It was only a year ago, but it seems like forever since we saw celebrities and our friends and family dumping icy cold water on their heads (not just with buckets, but with tubs, a bulldozer and even a helicopter). It seemed like silly fun at the time, but it was all for a good cause: ALS research.
Amyotrophic lateral sclerosis (ALS), also known as Lou Gehrig's disease, affects 15,000 Americans and kills roughly 7,000 a year. It has no known cure and no known causes. ALS causes slurred speech, muscle spasms, and can affect the ability to move muscles needed for basic functioning, like eating and breathing. Most patients die within a few years of diagnosis.
Let's check in one year later to see whether the Ice Bucket Challenge has done any good.
Turns out, it's done really well. After $220 million dollars in donations were received, scientists at Johns Hopkins are telling of major breakthroughs in ALS research, in part, thanks to all of the public interest.
"Without it, we wouldn't have been able to come out with the studies as quickly as we did," said Philip Wong, a professor at Johns Hopkins who led the research team. "The funding from the ice bucket is just a component of the whole — in part, it facilitated our effort."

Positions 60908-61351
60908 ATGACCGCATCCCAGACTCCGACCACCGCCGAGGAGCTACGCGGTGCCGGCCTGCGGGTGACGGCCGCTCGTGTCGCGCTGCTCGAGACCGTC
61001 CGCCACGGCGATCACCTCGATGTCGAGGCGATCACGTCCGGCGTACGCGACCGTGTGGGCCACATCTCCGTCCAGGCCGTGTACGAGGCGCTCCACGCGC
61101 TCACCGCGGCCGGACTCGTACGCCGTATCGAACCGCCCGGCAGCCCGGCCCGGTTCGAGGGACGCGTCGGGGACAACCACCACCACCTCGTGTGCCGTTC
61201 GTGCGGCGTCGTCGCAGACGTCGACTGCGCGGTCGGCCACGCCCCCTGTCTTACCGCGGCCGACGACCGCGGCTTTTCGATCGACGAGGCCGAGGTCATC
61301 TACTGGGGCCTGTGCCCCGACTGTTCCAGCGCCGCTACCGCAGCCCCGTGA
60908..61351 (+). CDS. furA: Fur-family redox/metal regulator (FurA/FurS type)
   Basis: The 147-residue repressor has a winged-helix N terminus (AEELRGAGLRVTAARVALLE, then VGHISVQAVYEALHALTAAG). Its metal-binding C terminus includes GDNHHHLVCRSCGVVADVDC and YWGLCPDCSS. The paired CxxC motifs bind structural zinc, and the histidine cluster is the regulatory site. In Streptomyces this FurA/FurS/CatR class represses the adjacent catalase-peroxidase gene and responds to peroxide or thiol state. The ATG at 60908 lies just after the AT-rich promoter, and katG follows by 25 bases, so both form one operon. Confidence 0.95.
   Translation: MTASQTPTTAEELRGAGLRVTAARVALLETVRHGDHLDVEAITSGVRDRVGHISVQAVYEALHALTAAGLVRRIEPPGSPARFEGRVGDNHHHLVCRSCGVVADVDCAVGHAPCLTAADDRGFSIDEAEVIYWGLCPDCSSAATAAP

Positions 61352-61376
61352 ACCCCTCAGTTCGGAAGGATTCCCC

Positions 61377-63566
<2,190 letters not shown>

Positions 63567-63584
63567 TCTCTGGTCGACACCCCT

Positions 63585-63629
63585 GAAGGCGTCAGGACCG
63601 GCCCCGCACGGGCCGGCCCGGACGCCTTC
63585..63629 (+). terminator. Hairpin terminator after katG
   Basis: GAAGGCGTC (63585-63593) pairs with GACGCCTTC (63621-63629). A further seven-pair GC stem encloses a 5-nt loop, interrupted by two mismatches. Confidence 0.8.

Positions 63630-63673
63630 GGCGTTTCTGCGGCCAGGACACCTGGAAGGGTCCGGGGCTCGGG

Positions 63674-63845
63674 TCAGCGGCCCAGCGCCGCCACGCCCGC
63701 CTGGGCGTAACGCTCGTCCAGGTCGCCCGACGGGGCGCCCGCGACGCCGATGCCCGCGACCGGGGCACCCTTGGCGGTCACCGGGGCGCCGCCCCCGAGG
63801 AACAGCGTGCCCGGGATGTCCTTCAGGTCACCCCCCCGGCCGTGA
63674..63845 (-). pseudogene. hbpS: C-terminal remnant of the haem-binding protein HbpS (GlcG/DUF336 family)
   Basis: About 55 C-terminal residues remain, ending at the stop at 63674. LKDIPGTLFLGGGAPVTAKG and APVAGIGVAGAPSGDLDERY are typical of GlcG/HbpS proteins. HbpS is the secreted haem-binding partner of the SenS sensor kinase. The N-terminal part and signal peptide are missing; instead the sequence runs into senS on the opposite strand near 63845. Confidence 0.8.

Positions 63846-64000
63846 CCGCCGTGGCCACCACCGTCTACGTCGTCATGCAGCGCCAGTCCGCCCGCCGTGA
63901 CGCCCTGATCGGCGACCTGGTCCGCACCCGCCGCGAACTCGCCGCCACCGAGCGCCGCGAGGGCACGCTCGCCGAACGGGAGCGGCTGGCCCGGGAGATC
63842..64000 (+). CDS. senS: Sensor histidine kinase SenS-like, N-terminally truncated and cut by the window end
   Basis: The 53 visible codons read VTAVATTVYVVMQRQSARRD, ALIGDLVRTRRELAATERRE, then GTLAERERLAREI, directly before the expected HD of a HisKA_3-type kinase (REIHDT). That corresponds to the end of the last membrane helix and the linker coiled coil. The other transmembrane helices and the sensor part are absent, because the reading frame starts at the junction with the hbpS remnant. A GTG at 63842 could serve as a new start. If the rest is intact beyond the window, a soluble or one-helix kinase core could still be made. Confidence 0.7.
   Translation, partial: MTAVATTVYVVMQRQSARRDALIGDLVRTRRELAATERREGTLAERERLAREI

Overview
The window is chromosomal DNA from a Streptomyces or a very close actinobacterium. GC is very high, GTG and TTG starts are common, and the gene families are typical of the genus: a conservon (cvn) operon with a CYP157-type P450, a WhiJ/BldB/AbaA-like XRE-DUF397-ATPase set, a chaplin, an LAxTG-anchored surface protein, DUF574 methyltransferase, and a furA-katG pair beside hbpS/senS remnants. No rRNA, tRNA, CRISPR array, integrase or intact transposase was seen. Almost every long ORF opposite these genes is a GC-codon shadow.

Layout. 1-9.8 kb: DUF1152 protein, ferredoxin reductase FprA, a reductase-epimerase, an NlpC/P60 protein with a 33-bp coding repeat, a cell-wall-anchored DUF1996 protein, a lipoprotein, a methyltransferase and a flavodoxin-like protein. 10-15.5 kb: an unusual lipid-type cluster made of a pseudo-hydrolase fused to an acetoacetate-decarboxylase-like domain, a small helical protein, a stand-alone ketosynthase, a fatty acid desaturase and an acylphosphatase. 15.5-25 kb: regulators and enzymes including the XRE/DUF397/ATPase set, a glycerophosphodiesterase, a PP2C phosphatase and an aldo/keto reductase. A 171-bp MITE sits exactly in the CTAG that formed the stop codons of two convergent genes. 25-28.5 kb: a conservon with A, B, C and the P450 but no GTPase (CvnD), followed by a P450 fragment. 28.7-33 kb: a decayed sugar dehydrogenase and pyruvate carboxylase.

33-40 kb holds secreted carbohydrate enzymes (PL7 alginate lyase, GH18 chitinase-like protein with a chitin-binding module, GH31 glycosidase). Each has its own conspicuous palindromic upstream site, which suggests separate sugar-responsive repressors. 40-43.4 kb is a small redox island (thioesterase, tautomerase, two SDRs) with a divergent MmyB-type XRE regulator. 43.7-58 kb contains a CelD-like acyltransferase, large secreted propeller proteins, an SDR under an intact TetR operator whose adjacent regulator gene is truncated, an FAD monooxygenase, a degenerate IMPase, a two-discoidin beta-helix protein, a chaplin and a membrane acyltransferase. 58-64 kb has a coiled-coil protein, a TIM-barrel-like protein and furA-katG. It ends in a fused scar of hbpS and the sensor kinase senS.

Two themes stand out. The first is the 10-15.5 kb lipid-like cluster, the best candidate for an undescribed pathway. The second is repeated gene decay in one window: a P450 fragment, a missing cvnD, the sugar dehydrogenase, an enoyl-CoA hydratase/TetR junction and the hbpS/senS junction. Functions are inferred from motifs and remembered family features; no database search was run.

With the money, Wong and his team were able to begin "high-risk, high-reward experiments" and discovered some very important elements of ALS.
The main element they studied is called TDP-43, which, when inserted into neurons, cause cells to come back to life and return to normal. This revelation could mean that scientists and doctors could soon be able to slow down or completely stop the disease.
We won't know for sure until trials are completed, but now, the next step is to conduct more experiments, probably on mice, then move on to human trials.
Better yet, Wong argues that other diseases that affect a much larger number of people, such as Alzheimer's, muscular dystrophy and inclusion body myositis, could also benefit from this research.